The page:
The need for this current sense of the word “pivot” stems from a large contemporary political fact. The “vital center” once heralded by Arthur M. Schlesinger Jr., as the bedrock of America’s political stability, is essentially defunct. It has buckled under the weight of the myriad problems it cannot solve — or even address. Activists mobilize, yanking the party sharply, picking up momentum by sounding simple notes that set their advocates aquiver even as they horrify opponents. Obviously, an extreme faction of an already extreme party strives to nominate an extreme candidate. If that candidate, having aroused the zealots with promises of extremity, wins the nomination — because the establishment has failed to coalesce around an agreeable alternative, or because they are (like the Goldwater campaign of 1964) better organized — then the time has come to shop for camouflage.
In other words, the off-center candidate has to dissemble. This is what, today, we call “pivoting.” Even Donald Trump, whose entire career in real estate, in the tabloids, on television and in his fitful forays into presidential politics is built on bombast and fabrication, has to pretend, at least, that he’s in the camouflage game. At least for a while.
As early as March 26, The New York Times’ Mark Leibovich warned us to “Look Out for the Trump Pivot.” Among his sources was Ben Carson, who, Leibovich said, “knows a thing or two” about a Trump pivot, Trump having decided, after wiping Carson out and receiving his endorsement, that Carson ought no longer be compared to a child molester but rather viewed as “a special, special person.”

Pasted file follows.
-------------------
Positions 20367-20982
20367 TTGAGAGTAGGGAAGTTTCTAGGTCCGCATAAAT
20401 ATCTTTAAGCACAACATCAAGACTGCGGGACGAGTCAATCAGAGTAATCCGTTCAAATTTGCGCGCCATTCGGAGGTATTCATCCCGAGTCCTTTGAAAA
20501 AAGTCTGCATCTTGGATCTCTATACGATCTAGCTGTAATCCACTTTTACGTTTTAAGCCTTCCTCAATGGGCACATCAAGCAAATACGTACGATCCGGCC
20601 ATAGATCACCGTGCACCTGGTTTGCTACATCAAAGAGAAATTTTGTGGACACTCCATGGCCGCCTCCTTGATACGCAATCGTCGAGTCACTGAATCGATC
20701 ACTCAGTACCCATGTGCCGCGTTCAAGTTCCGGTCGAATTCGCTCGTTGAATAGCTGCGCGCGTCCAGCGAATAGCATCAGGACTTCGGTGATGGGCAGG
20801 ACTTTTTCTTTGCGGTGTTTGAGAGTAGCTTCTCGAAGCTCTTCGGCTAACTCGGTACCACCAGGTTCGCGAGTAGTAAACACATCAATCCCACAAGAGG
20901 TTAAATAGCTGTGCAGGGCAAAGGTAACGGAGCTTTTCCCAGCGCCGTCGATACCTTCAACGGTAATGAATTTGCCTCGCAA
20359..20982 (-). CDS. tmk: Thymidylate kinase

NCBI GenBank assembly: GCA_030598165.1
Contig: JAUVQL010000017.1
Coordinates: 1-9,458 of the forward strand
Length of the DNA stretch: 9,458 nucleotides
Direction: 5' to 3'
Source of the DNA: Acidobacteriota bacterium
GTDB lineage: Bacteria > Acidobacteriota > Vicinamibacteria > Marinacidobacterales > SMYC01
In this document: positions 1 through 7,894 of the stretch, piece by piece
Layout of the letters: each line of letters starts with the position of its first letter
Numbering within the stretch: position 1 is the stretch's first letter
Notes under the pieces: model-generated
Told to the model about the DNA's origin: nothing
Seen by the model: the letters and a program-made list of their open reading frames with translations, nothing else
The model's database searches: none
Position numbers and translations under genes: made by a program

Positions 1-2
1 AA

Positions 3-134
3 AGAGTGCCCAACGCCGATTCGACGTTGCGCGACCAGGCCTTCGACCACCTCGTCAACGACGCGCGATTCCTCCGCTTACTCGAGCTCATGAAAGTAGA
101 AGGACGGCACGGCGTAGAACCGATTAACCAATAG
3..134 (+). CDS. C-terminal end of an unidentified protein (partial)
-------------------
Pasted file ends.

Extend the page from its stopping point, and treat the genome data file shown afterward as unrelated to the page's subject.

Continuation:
Leibovich, The Times’ sassy chronicler of contemporary political mores, has sometimes been too savvy by half, going lightweight perhaps to ensure that he won’t be suspected of gravitas, but he was right on the money when he stepped in front of the curtain to diagram for his readers the play they were watching, explaining that at some point Trump would:
“…‘pivot’ his attention away from his hard-core base of loyalists in favor of the broader general electorate…, scale back his hell-raiser, insult-monger bit and become more ‘presidential.’ No doubt Trump’s pivot will be beautiful and be instantly recognized as one of the great pivots of all time.”
It would seem that Trump sent Leibovich headlong toward gravitas, as he has done to journalists beyond number. Leibovich came right out and said: